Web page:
However, there are two issues. Firstly, their views may not be shared by senior officers managing them.

More importantly, we have a general problem of how their views will inevitably be formed by the society they are a part of.


The question of “institutionalised discrimination”

Throughout the eighties and onwards, staff in public services – the NHS, local government and also the police and armed services – have been told to be aware of the prejudices they may hold. These are primarily prejudices against people on the basis of their sexuality, gender, ethnic group or disability, the central point being that people will tend to reflect the beliefs of the society they are brought up in. If these beliefs are discriminatory, people will hold prejudices, often quite unwittingly, which will result in disadvantageous treatment of some people, and resultant failure in the effectiveness of the services they are required to provide.

That is a very brief definition of the equal opportunities policies that public service professionals are required to adopt. The emphasis is on getting public servants to question basic ideas that they may not even be aware they hold. It is not about blaming people for holding these views – rather, it is about assisting them in their work by showing how they may quite unwittingly be mistaken. It is critically important to remember this point: far from being “political correctness”, this is about remembering that people reflect the belief systems of the society they are brought up in.

And in this area, we are talking about the various ways in which most people have accepted the dominance of the car and motorised transport, specifically in tolerating everyday rule and law breaking by motorists.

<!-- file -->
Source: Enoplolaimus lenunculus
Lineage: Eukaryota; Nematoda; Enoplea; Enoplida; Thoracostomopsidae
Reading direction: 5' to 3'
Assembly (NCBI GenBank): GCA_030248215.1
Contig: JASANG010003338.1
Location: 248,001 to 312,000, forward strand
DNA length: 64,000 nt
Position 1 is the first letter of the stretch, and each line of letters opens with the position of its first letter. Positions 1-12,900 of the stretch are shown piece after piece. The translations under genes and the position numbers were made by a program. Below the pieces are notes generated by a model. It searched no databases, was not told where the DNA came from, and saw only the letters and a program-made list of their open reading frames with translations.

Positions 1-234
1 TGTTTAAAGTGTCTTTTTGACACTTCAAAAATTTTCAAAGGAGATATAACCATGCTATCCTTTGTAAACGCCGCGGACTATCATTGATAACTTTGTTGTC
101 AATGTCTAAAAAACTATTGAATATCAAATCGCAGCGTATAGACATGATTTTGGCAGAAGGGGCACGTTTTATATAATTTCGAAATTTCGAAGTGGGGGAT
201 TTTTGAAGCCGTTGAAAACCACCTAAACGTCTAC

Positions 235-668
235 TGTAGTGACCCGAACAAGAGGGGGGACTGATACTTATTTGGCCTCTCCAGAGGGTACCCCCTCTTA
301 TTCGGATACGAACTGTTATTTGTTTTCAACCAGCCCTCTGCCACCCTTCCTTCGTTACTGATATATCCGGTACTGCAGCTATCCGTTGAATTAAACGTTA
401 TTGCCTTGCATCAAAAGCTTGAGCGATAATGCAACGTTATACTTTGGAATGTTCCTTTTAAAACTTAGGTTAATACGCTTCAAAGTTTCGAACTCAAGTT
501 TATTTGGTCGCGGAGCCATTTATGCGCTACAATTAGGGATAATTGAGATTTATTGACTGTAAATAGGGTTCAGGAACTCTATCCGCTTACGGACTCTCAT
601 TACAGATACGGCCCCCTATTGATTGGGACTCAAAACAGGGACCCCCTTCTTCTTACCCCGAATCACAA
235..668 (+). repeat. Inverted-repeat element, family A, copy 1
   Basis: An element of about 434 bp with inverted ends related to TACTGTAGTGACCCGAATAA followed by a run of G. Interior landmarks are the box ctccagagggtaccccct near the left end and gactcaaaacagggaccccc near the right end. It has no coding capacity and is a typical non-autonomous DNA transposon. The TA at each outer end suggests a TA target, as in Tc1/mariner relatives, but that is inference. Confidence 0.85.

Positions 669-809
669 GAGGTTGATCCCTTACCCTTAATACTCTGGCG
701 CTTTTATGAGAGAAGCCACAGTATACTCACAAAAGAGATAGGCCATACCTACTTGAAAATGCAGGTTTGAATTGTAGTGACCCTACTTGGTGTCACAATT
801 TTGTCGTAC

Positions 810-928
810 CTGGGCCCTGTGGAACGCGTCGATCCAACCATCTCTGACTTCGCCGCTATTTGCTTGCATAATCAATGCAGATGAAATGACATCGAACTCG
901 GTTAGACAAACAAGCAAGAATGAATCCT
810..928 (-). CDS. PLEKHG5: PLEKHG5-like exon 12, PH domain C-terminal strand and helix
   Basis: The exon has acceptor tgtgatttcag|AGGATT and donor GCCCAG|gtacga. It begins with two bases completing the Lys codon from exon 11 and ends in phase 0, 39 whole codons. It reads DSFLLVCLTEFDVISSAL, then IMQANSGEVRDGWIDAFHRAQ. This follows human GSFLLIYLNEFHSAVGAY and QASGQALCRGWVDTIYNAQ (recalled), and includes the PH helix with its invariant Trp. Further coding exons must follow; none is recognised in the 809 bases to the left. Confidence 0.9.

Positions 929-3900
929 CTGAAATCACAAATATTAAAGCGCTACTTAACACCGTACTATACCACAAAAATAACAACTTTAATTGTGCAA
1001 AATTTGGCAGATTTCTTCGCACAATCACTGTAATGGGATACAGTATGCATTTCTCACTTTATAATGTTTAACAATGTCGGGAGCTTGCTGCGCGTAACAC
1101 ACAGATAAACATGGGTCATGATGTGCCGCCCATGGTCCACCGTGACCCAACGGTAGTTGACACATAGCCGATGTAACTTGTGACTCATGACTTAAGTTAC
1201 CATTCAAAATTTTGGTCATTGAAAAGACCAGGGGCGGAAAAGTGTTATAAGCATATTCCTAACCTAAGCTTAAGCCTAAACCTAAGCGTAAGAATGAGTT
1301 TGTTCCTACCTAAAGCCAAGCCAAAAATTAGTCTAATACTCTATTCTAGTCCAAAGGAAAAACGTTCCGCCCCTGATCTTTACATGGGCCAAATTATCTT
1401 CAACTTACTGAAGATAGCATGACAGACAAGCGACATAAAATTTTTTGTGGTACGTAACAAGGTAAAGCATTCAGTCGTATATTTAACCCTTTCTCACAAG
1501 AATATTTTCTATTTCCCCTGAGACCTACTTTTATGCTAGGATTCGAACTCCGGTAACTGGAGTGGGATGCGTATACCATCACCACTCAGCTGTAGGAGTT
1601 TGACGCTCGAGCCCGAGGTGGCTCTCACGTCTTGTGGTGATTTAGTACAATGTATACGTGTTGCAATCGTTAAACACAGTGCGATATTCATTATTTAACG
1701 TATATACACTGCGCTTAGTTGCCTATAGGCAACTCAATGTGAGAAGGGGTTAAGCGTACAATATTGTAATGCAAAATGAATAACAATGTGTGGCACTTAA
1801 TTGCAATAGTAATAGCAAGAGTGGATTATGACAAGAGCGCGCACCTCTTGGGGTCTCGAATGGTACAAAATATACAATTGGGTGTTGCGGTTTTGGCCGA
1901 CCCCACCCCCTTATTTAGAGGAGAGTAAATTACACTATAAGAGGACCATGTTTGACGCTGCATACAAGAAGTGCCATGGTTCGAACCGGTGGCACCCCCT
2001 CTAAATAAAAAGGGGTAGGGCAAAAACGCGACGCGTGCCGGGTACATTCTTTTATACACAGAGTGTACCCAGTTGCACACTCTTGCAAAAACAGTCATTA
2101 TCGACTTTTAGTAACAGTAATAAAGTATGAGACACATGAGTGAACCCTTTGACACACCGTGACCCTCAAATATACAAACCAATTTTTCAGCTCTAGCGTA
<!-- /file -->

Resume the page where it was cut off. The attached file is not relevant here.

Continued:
There is of course, the “choice” question. It is often argued that an equal opportunities model doesn’t apply as the issue of, for example, riding a bicycle, is essentially a question of choice. It is self-selected. One does not have to ride a bicycle. While this is correct, it is also true that one does not have to drive a car – or at least not in a rule- or law-breaking manner.

Anyway, there is also the model of Health and Safety regimes in areas such as Health and Safety at work. Under these regimes, workers – or people who have chosen to work as, for example, construction workers – are protected by regimes where it is ensured that the environment they work in is as safe as possible. If that idea were to be dominant on the public highway – with the danger from motor vehicles to other road users treated in the same way as danger to workers on a construction site – we would have a completely different attitude prevailing. On that basis it seems that we are entitled to expect that police officers should question the dominant car-centric views that hold sway in British society, in the sort of way that they are in West Midlands Police.

Against this, it might be felt that traffic police officers – who, it must be repeated, are often putting themselves at a high level of risk in their work – have good intentions. But good intentions are not only not enough, but frequently “pave the road to hell”. Traffic police officers are the first to know that most road crashes are caused by otherwise good people doing bad things. Being a good person is simply not good enough when it comes to the causes of road danger.

Let’s see how prejudice against cyclists and in favour of rule/law-breaking drivers exists with the examples of just one county police service and the Metropolitan Police Service.

Hampshire Police:

I asked the author of an analysis of one police service over six months, comparing them to West Midlands Police,  what the problems might be: